Telefónica launched its second Connected Car Industry report, exploring the attitudes of drivers towards car connectivity.
The term Connected Car has been a buzzword within the automotive industry for several years, but the big question is – are consumers ready? Research conducted by Telefónica suggests that they are. According to the Telefónica study, there is sufficient global demand for connected car services, with more than 70 per cent of drivers surveyed saying that they are interested in using, or are already using, connected car services.
Ernst & Young estimates that 104 million or so new cars are expected to have some form of connectivity by 2025. That’s good news for the large percentage (46%, according to Gartner) of today’s consumers who want their cars connected so they can safely access inside their car the applications they enjoy on their smartphone.
That desire for smartphone-like connectivity in cars extends to automatic or on-demand updates of in-car apps as those updates become available. Receiving accurate and up-to-date information on the drivability of their car – maintenance scheduling, recalls, etc. – is an extra benefit that consumers will, chances are, learn to rely upon.
Verizon Enterprise Solutions has signed an agreement with Hyundai Motor America to provide a range of connected services, including safety, security, diagnostics and infotainment to Hyundai vehicles starting in 2014.
“We selected Verizon to provide the wireless network service for ‘Next-generation Blue Link’ because both customer opinion and various data sources indicate that Verizon provides the best solution to our customers for both coverage and quality,” said Woo-Young Kwak, executive vice president, Vehicle IT Service Division/Vehicle IT Development Center, Hyundai Motor Group.
Abalta Technologies announced the launch of WEBLINK, which enables smartphones to operate as the primary in-vehicle computing device in connected cars. By integrating the WEBLINK client software, Abalta said car manufacturers can cost-effectively provide customers with an up-to-date and customized in-vehicle app experience in a safe and seamless way.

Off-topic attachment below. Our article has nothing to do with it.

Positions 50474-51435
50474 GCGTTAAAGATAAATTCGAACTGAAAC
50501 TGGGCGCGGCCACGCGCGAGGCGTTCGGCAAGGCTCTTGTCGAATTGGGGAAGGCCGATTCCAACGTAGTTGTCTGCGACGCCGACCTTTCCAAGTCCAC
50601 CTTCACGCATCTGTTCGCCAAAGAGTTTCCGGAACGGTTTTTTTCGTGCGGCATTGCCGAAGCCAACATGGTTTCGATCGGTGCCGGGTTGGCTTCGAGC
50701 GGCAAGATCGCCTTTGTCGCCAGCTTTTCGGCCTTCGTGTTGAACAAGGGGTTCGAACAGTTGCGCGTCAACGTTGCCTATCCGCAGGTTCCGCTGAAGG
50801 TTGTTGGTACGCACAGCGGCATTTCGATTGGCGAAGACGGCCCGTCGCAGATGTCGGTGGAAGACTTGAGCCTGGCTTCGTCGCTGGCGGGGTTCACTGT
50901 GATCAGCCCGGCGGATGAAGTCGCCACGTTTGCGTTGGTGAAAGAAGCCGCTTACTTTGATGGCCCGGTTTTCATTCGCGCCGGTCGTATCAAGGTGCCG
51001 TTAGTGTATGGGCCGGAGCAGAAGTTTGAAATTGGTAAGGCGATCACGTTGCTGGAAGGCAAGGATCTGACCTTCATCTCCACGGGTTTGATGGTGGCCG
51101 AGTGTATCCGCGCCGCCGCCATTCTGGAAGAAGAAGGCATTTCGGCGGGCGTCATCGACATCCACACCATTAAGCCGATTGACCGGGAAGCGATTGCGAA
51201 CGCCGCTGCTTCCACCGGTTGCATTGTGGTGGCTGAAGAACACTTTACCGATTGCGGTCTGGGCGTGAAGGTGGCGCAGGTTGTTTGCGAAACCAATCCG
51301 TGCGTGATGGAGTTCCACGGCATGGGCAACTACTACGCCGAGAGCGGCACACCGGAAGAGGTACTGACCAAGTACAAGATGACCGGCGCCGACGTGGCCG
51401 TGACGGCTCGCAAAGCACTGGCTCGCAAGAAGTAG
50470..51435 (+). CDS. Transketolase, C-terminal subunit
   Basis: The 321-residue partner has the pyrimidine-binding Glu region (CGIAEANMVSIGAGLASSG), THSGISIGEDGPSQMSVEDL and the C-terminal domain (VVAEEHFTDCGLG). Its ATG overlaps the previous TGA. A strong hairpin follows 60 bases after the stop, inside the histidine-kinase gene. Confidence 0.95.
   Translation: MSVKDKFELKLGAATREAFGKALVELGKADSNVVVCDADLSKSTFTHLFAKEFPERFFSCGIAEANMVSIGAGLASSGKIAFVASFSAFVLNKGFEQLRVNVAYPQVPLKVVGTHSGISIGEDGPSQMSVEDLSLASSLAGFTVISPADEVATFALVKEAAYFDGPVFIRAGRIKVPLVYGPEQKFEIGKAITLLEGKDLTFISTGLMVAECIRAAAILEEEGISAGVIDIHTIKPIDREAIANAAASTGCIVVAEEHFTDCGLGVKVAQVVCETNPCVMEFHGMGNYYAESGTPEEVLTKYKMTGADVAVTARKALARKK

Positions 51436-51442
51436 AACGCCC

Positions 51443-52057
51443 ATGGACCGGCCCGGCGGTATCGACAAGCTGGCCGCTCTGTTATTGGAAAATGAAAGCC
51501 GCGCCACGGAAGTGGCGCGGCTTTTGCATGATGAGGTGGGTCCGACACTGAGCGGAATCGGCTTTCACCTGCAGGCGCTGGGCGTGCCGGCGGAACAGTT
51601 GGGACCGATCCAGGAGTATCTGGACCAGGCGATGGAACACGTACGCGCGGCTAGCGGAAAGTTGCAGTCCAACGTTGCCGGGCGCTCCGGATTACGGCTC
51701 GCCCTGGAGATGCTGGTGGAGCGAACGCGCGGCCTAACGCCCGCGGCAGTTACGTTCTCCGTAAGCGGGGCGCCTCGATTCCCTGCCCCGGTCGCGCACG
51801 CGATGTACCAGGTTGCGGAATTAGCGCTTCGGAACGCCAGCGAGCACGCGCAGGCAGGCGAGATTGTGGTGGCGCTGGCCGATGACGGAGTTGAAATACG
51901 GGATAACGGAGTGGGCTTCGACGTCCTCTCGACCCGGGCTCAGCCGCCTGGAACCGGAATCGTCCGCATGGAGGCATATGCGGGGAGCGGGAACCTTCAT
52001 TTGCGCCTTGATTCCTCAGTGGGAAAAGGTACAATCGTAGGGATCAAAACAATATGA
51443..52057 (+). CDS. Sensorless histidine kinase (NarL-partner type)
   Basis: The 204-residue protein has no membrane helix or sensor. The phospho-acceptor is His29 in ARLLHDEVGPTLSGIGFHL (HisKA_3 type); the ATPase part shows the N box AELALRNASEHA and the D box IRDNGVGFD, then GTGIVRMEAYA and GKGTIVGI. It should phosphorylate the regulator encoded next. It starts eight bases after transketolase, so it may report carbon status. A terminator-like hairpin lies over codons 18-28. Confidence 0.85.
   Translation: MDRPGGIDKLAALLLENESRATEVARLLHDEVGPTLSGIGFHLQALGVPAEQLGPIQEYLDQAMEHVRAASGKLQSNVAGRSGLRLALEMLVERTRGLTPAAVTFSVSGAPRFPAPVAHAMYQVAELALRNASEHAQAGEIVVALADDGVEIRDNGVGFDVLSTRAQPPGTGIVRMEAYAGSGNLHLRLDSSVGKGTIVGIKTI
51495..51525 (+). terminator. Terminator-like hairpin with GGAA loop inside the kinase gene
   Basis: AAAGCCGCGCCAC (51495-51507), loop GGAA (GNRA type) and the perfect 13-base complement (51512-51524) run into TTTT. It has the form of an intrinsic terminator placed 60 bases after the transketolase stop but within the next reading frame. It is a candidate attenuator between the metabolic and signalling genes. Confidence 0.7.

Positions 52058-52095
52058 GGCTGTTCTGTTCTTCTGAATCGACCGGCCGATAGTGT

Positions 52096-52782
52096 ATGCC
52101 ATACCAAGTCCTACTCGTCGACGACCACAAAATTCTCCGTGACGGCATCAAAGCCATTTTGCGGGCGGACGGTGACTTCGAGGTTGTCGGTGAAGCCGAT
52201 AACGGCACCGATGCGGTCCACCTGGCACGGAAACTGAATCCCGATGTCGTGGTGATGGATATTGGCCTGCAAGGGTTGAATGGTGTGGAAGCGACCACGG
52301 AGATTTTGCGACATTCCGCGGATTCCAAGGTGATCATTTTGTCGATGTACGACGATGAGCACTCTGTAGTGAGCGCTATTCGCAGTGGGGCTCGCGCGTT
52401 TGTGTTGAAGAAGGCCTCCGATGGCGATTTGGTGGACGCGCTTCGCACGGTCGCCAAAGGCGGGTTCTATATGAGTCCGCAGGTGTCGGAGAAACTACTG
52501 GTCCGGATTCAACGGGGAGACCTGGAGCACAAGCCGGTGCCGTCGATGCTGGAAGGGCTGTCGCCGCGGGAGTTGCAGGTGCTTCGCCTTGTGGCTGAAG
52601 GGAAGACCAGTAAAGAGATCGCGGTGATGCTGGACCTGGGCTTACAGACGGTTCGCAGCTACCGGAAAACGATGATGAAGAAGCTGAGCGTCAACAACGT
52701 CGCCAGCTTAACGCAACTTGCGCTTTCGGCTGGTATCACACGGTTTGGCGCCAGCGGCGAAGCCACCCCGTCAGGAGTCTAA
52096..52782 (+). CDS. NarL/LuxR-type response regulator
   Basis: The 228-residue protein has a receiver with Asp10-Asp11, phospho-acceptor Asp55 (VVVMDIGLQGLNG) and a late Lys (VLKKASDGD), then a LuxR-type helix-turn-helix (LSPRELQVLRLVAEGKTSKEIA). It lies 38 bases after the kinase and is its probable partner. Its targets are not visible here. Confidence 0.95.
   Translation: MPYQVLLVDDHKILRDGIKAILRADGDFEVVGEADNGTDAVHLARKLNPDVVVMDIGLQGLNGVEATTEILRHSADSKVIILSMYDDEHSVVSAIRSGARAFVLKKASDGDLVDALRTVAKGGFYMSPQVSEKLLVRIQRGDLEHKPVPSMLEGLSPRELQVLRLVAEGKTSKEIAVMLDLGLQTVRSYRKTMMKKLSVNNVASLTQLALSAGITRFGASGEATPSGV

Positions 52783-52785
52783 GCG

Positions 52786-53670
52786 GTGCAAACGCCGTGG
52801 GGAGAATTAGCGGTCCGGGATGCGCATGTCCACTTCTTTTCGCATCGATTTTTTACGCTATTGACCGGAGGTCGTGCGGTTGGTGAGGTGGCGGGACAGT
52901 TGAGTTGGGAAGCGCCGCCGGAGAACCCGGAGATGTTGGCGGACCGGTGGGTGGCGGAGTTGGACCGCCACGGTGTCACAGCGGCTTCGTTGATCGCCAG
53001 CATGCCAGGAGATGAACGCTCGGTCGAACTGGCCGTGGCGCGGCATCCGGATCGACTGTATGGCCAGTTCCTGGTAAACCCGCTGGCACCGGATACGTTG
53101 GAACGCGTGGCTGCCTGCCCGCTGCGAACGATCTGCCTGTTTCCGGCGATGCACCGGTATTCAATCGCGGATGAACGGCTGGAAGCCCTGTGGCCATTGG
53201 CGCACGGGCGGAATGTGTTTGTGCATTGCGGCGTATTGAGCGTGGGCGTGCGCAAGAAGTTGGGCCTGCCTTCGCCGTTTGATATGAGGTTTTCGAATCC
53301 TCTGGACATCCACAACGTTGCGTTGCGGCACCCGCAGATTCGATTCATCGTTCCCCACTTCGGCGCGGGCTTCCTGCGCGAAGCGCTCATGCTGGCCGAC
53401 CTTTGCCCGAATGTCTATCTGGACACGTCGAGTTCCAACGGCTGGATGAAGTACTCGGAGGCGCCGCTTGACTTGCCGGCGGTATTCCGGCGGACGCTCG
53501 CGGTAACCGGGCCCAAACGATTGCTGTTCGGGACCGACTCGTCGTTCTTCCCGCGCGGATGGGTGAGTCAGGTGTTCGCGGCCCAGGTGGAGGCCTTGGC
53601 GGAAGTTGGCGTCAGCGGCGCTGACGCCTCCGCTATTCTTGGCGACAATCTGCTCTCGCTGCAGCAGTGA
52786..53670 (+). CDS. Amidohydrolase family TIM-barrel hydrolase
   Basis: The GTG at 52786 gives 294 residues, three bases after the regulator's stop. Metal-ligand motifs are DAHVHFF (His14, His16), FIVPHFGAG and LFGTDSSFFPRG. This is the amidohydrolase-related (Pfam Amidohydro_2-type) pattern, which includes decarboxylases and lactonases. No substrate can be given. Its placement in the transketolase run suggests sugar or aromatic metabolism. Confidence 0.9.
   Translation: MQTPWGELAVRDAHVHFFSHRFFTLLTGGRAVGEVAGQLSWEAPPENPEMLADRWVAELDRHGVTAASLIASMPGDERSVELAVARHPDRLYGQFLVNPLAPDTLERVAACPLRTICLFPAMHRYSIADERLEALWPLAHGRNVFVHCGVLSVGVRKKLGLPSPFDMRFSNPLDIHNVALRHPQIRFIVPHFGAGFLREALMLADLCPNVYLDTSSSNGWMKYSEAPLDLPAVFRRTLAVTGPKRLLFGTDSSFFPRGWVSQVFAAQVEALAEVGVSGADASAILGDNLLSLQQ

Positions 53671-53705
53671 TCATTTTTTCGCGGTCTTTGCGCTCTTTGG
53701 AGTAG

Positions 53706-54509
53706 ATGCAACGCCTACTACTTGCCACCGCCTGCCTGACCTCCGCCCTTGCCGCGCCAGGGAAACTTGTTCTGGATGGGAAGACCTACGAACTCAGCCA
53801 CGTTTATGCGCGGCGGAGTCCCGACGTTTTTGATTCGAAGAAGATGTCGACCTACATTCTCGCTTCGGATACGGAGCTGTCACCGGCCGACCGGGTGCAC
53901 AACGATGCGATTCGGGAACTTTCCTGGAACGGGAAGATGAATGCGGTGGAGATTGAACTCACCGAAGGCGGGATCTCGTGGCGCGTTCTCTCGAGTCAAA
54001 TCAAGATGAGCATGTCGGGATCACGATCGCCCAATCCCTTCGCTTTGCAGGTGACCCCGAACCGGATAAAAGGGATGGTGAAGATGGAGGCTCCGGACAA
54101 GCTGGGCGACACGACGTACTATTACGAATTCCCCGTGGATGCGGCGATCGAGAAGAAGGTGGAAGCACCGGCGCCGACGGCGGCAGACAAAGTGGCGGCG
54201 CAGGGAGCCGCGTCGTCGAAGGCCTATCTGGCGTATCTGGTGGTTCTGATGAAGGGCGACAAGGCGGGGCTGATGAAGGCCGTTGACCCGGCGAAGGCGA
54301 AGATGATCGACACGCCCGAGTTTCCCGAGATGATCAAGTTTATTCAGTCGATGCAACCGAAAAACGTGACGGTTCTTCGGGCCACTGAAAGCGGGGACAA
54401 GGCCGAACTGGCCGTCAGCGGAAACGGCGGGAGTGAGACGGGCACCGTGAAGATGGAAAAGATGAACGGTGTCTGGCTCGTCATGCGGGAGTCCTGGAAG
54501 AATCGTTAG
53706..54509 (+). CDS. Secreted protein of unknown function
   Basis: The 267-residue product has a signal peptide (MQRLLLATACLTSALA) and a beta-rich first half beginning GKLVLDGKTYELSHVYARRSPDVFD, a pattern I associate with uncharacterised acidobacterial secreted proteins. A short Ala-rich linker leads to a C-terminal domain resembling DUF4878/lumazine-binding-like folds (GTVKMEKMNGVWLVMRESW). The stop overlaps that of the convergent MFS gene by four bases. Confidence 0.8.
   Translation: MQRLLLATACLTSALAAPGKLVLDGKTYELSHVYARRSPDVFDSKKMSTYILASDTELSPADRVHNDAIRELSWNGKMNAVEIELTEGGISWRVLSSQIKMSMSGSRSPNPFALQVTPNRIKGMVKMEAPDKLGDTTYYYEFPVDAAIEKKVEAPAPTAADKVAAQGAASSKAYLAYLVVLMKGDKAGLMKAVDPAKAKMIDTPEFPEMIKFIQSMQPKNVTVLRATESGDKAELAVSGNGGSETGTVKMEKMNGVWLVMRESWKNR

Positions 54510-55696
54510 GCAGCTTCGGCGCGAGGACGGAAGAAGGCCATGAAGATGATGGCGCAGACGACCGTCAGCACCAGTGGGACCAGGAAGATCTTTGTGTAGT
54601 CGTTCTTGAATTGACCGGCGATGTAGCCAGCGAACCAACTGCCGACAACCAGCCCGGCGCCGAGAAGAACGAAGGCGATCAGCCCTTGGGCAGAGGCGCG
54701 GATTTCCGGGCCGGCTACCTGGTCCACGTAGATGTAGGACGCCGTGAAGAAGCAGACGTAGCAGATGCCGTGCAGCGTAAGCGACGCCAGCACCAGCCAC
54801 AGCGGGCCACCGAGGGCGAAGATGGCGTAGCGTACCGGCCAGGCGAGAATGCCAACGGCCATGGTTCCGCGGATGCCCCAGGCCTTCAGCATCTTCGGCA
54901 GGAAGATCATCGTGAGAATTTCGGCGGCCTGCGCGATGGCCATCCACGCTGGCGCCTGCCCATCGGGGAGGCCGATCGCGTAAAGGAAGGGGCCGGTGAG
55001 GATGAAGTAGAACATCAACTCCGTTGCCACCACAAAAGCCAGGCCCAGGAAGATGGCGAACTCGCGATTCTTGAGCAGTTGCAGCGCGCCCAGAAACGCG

WEBLINK’s ability to run on all major smartphone operating systems also enables application developers to design driver-centric apps with ease. Existing HTML5 apps can be readily deployed to the in-vehicle environment and customized for OEM brands and target demographic groups, geographical region or user preference.
Today’s cars are among the most interconnected platforms in the world, containing dozens of embedded computers and multiple network interfaces to control power steering, anti-lock brakes, passenger safety systems and a host of other systems. Connected cars also provide built-in Internet access to passengers via infotainment systems, turning the automobile into a personal computing platform.
The greater degree of connectivity allows more automation than ever before, but also provides multiple attack vectors for the motivated hacker. Security for automobiles is no longer just a hypothetical concern. The following vulnerabilities have been reported, showing just how real the threat is:
The connected car is revolutionizing the automotive industry. Central to the connected car is the in-vehicle infotainment (IVI) system, which brings together wireless connectivity, IP-communication infrastructure, middleware and applications into a powerful, unified computing device. However, while IVI brings new opportunities to introduce a better driving experience, it also introduces a new layer of complexity into the car.
The world market for connected cars will see 650 percent growth from 5.4 million units in 2010, to exceed 40.5 million unit sales in 2017, according to IMS Research.
IMS Research qualifies the term connected car as any light vehicle that features a two way data connection either through a cell phone or embedded modem. Services may include, automatic emergency calling, live traffic and weather updates, internet, social media services, among others.